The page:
Fishguard is a coastal town in north Pembrokeshire at the southern end of Cardigan Bay. Its name in Welsh, Abergwaun, reflects its position at the mouth of the Gwaun river; its name in English derives from the Old Norse Fiskigarðr – ‘fish-catching enclosure’ – and reveals the town’s long history as a trading port. Goods such as limestone, coal, slate, wool and foodstuffs all passed through its harbour.

The prosperity of the port attracted the attention of raiders: in 1779, the privateer Black Prince captured a local ship, demanding a £1,000 ransom. When the townspeople refused to pay up, the ship bombarded Fishguard, damaging local houses and St Mary’s Church (which was subsequently renovated and is home to some fine stained-glass windows). Castle Point Old Fort was built in response to this episode: it was from here that the Welsh allegedly fired cannon at French forces[R[1] in the ‘Last Invasion of Britain’ in February 1797. Led by the Irish-American William Tate, the French Légion Noire landed at Carregwastad Point on 22 February. They were about 1,400 strong, but badly organised, and surrendered unconditionally on Goodwick Sands on the morning of the third day.

Famous names of Fishguard include the writer and historian Richard Fenton (1747-1821), whose Tour of Pembrokeshire introduced early tourists to the megaliths, churches and monuments of his home county. The Welsh writer and witty observer of rural life D.J. Williams was a teacher here (1885-1970). Richard Burton and Elizabeth Taylor came here in 1971 to star in the first ever film adaptation of Dylan Thomas’s Under Milk Wood.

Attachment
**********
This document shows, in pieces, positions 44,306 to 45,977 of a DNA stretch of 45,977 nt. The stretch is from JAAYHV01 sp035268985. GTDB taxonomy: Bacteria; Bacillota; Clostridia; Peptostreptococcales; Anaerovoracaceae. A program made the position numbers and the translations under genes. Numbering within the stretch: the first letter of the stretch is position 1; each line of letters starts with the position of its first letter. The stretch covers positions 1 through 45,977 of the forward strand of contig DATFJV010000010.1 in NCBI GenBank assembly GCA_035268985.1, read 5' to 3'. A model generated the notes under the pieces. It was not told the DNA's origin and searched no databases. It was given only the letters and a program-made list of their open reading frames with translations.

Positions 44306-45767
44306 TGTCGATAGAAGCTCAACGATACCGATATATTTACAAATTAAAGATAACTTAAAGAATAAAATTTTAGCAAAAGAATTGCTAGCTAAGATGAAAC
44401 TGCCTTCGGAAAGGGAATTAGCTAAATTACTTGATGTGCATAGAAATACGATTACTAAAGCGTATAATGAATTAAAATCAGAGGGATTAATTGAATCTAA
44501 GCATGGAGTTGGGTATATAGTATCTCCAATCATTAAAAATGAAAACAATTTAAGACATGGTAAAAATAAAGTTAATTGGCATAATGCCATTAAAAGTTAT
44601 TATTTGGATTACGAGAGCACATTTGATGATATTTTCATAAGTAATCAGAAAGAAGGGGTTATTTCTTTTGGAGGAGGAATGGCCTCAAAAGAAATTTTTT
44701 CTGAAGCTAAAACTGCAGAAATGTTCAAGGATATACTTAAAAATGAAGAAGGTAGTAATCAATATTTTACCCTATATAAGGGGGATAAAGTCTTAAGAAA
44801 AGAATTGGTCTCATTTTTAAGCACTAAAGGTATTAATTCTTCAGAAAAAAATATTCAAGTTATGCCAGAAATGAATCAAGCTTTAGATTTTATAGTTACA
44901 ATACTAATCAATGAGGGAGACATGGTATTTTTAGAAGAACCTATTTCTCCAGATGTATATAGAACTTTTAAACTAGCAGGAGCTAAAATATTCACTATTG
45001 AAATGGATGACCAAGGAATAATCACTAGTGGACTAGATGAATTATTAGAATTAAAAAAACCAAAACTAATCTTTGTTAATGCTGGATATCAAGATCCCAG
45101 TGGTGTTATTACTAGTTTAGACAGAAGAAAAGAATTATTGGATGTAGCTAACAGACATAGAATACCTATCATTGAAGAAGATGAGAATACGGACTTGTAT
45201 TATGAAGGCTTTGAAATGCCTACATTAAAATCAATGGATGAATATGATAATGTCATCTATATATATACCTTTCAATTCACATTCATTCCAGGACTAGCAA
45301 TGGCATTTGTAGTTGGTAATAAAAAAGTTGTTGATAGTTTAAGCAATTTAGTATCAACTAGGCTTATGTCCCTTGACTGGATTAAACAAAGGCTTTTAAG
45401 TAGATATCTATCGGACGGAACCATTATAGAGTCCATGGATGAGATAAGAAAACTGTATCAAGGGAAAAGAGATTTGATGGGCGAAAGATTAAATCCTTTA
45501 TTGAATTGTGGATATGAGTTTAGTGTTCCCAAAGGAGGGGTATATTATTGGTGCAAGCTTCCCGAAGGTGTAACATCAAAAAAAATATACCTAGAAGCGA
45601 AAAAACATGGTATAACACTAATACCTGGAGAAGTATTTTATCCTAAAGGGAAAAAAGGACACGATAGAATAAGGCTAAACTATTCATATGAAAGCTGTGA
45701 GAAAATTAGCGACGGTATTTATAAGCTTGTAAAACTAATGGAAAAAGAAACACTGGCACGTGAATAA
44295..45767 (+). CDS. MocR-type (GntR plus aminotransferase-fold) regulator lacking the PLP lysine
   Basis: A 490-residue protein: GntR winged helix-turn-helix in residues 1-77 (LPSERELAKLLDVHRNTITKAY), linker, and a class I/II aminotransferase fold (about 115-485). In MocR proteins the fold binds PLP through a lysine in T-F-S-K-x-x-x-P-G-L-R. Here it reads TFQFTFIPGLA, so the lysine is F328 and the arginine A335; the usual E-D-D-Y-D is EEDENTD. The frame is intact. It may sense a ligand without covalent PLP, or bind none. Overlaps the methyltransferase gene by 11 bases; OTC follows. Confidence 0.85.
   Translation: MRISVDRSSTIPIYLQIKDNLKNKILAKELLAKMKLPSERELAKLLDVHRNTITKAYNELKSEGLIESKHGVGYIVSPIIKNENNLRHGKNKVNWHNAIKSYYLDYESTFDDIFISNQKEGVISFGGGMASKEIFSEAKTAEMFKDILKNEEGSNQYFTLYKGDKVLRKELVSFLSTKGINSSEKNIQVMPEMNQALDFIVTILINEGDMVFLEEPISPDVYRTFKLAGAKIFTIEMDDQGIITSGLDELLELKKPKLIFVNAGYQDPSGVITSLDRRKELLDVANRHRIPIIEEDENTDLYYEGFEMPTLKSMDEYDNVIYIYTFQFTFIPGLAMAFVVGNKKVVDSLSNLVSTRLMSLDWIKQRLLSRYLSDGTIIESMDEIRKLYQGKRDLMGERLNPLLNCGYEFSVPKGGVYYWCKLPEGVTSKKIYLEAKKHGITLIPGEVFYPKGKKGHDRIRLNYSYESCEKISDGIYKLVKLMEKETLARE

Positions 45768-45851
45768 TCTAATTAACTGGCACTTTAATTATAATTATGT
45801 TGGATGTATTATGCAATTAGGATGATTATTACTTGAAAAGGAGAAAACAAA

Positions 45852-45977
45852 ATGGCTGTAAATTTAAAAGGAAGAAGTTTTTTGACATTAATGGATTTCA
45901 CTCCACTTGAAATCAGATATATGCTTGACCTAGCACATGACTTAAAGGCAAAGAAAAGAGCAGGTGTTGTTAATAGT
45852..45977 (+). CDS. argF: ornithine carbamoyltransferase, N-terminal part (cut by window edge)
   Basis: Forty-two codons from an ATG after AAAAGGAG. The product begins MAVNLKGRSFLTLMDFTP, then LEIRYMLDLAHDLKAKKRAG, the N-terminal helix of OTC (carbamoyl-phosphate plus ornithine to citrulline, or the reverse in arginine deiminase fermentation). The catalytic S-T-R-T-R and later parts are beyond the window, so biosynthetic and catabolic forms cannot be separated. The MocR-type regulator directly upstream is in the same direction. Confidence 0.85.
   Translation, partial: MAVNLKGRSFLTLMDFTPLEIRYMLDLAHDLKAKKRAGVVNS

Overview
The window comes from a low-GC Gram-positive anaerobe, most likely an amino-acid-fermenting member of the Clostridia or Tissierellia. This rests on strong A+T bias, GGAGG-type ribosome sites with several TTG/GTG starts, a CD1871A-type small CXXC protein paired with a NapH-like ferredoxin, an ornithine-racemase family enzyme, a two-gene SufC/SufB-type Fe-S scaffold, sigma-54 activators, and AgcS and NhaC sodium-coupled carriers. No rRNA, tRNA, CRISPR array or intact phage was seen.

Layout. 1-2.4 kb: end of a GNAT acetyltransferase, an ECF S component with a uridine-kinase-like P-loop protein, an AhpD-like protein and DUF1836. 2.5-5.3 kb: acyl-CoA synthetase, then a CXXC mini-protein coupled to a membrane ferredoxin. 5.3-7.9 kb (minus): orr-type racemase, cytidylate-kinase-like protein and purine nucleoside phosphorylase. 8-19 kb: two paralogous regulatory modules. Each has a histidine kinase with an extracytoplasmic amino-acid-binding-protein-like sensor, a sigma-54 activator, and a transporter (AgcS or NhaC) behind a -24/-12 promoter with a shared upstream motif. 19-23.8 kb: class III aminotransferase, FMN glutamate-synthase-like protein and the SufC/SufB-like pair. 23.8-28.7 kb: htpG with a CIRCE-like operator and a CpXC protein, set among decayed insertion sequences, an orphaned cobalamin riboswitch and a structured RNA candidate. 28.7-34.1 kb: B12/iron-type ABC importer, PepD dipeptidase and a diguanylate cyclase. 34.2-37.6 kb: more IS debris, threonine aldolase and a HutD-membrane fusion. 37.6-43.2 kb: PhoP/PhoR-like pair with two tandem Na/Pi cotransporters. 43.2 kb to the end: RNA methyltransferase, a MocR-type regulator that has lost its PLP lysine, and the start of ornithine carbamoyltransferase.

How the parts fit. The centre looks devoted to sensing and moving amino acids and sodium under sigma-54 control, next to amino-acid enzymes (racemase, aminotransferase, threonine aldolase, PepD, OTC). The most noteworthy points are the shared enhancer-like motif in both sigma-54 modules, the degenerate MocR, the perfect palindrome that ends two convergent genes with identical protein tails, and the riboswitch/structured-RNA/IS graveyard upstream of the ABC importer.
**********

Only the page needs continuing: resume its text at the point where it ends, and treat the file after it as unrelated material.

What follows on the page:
As the old port declined in the nineteenth century, the arrival of the railway in 1906 brought transatlantic liners to nearby Goodwick (Wdig), where a new harbour was built and from where Stena Line now runs its passenger service to Rosslare.

Use the Port Places App to explore Fishguard or take a Last Invasion Tour.

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Things to See and Do

Almost 200 years after the events of the Last Invasion, the community came together to create a tapestry that commemorates the story. You can visit it in the Town Hall.

There are many local cafes and restaurants. The Royal Oak, a pub and restaurant, has been operating in Fishguard for almost 200 years. It is believed that it was here that the French and the Welsh signed a peace treaty after the attempted invasion in 1797, though at this time it was a regular house, rather than an inn.













Theatr Gwaun is a wonderful arts and performance space at the heart of the community. On your way from the Royal Oak you can visit Pepper’s Gallery or the lovely Seaways independent bookshop next door.

Pembrokeshire Coastal Path

The 299 km of the Pembrokeshire Coastal Path can be accessed along the coast here, or even a section of it if you are not quite up to the total distance

Discover Other Ports

Dublin Port
Pembroke Dock
Rosslare Harbour